May 5, 2018, marks the 200th birthday of Karl Marx. The journal tripleC: Communication, Capitalism & Critque (http://www.triple-c.at) celebrates Marx’s birthday and the critique of capitalism with a special issue, in which critical theorists reflect on the relevance of Marx’s works and the Marxian critique of capitalism today.
The special issue’s main section will feature a debate between David Harvey and Michael Hardt/Toni Negri, who will engage in a dialogue about Marx today and the relevance of praxis and Marx’s theory for the critique of contemporary capitalism.
We invite the submission of abstracts (max. 250 words) for reflections on the following questions:
– How can Marx’s theory help us to understand capitalism today?
– 200 years after Marx’s birth, what type of capitalism do we live in today? What kind of and what focus of Marxian analysis and praxis do we need to analyse and criticise capitalism?
– On which elements of Marx’s theory and the 200-year long history of Marxian theory can we today best draw in order to advance radical theory, the analysis of capitalism and struggles for alternatives to capitalism?
The new capitalist crisis emerged in 2008 and the subsequent resulting political-economic and ideological regimes of austerity, accompanied by the rise of new nationalisms and authoritarian forms of capitalism, gave new momentum to critical analyses of contemporary capitalism. These critiques are not limited to sociological debates, but are starting to penetrate the public arena and mainstream discourse. Current debates focus on the possibility to envision alternatives to rather than alternatives of capitalism. In light of this, a re-examination of Marx’s legacy becomes essential. Talking about Marx means, in fact, talking about class, capitalism, reproduction of economic and social inequalities, crises, and alternatives to capitalism.
Marx laid the foundations for the critique of capitalism’s political economy. His approach has been used as foundation for the critical theory of capitalism and its economic, political and cultural systems, its technological paradigms, the human/nature relationship, as well as aspects of subject/object, time and space in capitalism. Marx’s approach is inherently critical, which means that it analyses the contradictions of capitalism, its crises tendencies, its struggles and the foundation of alternatives to it. 200 years of development of Marxian theory have resulted in numerous approaches, strands, interpretations, debates, and conflicts. Radical scholars are called to engage and make an effort to advance theoretical perspectives allowing a renewed understanding and critique of contemporary capitalism.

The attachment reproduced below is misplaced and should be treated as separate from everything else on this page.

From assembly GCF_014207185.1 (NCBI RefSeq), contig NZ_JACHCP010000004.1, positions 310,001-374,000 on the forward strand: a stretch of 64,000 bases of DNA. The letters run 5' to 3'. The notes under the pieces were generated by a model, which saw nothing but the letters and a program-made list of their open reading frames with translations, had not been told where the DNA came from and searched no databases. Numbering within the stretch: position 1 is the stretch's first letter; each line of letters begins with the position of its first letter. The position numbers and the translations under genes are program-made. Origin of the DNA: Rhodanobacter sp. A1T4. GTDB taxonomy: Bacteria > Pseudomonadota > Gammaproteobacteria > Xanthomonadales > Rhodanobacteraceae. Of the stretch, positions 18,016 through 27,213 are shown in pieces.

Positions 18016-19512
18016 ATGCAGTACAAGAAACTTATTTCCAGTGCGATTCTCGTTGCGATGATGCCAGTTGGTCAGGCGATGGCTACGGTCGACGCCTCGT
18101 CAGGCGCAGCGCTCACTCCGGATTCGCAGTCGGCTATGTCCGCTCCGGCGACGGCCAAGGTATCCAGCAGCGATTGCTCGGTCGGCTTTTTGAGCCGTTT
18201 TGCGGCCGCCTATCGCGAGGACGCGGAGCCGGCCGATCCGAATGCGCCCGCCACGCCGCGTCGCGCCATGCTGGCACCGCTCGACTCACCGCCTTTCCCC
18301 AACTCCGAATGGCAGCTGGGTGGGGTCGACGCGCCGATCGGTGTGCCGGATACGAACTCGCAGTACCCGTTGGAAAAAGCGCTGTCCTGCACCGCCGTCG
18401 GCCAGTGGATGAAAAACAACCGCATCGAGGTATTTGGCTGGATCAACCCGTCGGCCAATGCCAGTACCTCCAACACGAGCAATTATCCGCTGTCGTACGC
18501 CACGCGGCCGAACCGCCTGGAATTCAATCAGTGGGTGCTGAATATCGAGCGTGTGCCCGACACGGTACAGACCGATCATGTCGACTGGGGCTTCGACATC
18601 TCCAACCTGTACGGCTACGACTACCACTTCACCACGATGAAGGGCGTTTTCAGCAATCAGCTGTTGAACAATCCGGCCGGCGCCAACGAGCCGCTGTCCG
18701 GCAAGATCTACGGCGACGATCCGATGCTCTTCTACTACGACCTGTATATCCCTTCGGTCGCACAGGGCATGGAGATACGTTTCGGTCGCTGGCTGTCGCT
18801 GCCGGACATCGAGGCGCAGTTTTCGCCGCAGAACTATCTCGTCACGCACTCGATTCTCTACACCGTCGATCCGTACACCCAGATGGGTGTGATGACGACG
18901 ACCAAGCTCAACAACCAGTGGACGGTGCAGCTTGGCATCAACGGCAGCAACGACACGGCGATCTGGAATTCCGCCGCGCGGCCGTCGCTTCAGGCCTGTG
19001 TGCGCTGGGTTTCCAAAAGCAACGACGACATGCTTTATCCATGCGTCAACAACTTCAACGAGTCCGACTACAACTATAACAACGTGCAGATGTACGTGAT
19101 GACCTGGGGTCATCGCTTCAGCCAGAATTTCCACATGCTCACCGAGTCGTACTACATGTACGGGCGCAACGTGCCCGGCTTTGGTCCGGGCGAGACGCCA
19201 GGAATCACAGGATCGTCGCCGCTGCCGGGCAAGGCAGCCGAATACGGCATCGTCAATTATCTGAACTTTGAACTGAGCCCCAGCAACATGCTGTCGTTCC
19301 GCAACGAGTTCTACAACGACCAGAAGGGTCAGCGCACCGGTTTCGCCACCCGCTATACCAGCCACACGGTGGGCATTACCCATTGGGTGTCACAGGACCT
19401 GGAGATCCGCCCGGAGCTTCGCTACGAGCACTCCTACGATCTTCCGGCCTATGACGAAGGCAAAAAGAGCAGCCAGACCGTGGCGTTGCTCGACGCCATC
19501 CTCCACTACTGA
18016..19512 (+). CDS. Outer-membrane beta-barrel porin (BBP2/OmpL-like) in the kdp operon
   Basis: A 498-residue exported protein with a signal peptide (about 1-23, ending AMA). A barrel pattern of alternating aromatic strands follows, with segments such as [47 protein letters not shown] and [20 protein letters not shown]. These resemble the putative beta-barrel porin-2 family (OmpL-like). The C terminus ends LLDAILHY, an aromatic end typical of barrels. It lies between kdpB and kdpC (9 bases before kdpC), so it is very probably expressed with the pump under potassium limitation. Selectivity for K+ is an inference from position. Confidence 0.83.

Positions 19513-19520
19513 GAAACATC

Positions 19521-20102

The editors welcome contributions in form of short reflection pieces (max. 5000 words) from different disciplines, fields and perspectives. These include, but are not limited to: critical political economy; critical sociology; media/communication studies; cultural studies; political science and international relations; social and political philosophy; feminism; radical geography; class analysis; studies of racism; critical linguistics; critical discourse analysis; anthropology; humanities; social informatics; critical psychology; ecology and communalism; world systems studies; study of the future of work and technology; radical history; critical surveillance studies; democratic studies; study of movements of resistance; radical practices and lifestyles; critical legal studies; radical organisation studies; critical arts; liberation-theology; etc.
Deadline for abstract submission: November 15, 2017 (250 words, per e-mail to Denise Rose Hansen, managing editor of tripleC: email@example.com, please include a submission title, your name and contact, a 100 word short bio, and an abstract of 250 words; send the abstract and meta-data in a Word- or text-file [not in a plain e-mail]).
Acceptance decisions: Until approx. November 30, 2017
We aim to include around 10-15 reflections. Naturally, if the number of submissions is high, the editors will have to make a selection.
Submission of full reflection articles (maximum of 5,000 words, including all references, footnotes and tables): January 30, 2018
Online publication of the special issue: May 5, 2018 (= Karl Marx’s 200th birthday).
In addition to the special issue that will be online and open access, the editors plan to publish the contributions as a book in 2019.